Utah Jazz guard Trey Burke found out the hard way this week about the court of public opinion. On Instagram, Shaquille O’Neal released a “selfie” with the caption, “Smile today” mocking 23-year-old Jahmel Binion, a Michigan man who suffers from hypohidrotic ectodermal dysphasia -- a rare disorder characterized by a reduced ability to sweat, sparse hair growth, missing teeth and facial deformities -- and Burke joined in.
Burke -- and Shaq and rapper Waka Flocka Flame -- received a Twitter backlash of sorts because of their mockery of Binion, most of which joined in making fun of Binion. Burke later pleaded the fifth, claiming he didn’t know the picture that Binion released was real -- and that he believed it to be a fake.
His excuse sounded eerily familiar to former Jazz guard Deron Williams recanting of when he was busted for having a fake ID at the old night club Harry O’s in Park City -- claiming he didn’t really know what he was doing and that he was coerced into going.
You all know what happened next with D-Will; he became an All-Star, thought he was bigger than the game itself and called out Hall of Fame head coach Jerry Sloan -- who later resigned. D-Will was shipped out to New Jersey -- now he’s in Brooklyn -- and the Jazz minus Sloan were forced to start from scratch.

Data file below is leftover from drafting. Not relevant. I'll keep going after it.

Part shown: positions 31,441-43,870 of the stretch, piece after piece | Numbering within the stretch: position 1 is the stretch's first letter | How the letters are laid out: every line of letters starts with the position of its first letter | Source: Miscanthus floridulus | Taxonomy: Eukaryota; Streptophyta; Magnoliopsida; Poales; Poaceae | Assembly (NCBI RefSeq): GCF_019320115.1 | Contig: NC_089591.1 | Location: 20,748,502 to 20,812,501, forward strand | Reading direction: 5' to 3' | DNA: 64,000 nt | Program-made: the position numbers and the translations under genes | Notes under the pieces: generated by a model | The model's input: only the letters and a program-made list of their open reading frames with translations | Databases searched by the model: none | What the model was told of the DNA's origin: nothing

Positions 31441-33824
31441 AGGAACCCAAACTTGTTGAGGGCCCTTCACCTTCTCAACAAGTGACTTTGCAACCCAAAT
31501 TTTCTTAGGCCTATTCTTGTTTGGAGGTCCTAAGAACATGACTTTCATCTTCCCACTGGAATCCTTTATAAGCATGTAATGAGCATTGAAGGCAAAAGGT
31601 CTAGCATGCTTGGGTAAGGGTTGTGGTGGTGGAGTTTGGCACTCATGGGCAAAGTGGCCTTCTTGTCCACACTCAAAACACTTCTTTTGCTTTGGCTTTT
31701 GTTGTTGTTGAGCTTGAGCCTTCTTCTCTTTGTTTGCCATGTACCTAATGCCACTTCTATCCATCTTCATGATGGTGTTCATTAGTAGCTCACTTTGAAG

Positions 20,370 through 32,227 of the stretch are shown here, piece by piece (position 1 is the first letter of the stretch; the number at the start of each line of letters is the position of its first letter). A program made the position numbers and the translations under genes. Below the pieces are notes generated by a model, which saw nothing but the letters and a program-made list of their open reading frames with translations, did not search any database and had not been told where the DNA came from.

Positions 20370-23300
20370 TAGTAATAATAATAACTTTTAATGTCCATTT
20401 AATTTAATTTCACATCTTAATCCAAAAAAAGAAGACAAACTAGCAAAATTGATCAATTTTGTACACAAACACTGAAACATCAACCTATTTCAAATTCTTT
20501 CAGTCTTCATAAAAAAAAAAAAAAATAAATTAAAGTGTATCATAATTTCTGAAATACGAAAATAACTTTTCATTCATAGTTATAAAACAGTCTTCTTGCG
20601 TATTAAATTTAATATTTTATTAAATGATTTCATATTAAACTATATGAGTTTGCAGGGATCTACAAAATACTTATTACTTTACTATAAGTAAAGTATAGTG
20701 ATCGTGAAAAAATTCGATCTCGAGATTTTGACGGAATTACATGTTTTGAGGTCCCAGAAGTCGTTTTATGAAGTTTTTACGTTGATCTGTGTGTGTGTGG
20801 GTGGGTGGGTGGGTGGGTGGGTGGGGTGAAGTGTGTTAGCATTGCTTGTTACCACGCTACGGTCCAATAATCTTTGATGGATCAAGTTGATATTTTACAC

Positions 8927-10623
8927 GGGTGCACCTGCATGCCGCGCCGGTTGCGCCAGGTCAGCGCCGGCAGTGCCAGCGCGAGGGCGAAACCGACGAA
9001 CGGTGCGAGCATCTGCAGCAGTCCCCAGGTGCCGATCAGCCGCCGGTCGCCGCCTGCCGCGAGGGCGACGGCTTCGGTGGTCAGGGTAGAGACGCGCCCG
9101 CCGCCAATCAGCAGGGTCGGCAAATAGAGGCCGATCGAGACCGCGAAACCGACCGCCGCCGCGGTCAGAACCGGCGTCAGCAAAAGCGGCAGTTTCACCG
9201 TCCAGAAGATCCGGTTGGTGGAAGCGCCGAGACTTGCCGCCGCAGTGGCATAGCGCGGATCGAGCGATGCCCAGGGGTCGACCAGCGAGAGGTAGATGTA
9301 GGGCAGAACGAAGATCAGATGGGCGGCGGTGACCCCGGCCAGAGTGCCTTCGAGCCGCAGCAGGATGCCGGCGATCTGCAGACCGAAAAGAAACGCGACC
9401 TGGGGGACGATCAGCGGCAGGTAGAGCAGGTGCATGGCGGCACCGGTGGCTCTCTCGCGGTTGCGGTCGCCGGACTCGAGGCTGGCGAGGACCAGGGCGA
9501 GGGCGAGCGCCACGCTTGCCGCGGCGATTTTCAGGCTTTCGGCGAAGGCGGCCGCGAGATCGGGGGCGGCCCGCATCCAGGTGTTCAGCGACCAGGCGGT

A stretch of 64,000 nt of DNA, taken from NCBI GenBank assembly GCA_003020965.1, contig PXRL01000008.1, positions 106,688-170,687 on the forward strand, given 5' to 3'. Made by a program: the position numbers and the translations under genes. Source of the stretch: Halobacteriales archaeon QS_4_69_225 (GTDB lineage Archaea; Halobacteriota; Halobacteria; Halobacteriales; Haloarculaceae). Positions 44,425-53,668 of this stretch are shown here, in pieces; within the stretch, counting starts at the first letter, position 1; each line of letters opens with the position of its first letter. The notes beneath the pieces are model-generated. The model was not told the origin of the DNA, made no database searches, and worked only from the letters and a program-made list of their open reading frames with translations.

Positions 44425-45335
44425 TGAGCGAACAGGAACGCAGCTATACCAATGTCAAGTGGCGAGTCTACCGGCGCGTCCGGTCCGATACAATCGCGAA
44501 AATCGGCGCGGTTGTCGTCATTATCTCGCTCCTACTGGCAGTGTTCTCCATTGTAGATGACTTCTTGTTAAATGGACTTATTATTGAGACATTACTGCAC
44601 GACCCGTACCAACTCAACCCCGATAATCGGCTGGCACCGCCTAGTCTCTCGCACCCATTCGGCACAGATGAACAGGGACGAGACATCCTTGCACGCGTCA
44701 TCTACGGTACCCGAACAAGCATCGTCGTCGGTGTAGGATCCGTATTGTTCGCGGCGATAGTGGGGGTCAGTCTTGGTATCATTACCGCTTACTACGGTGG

To Burke’s credit, he did personally call Binion and offer his apologies several days after he mocked the Michigan man -- the first to do so among the three knuckleheaded celebrities who joined in the bullying. Shaq followed suit, and the rapper tweeted out his apology.
Burke, who is 21 years of age, seemed to have the most genuine apology of the three -- and the Jazz guard even offered to have Binion and his family attend the next Jazz-Pistons game in Detroit, according to an article on Thursday, May 1 in the Deseret News.
“Had the opportunity to talk to Jahmel Binion yesterday and apologize about the post on IG! #Intentionswerenttohurt #MyApologiesfam,” Burke tweeted on Wednesday.
As for Shaq, who of course publicly and famously mocked Kobe Bryant in a rap song several years ago after a well-publicized beef, making fun of people is nothing new for him. Shaq has made a career out of being a joker and prankster and a zebra doesn't change its stripes.
But the incident brings up a more important point. Is this something that John Stockton would have ever thought of doing? And, is there any place for a Jazz player to do so? Granted, this generation is different from when Stockton wore short shorts and played like he was a rookie every time he went on the court. And, Stockton had character.
Jazz brass will need to look long and hard at Burke’s character, because it obviously comes into question when something of this magnitude comes to light. As we saw with Deron Williams’ treatment of Jerry Sloan before Sloan resigned, it only takes one bad apple to spoil the whole bunch.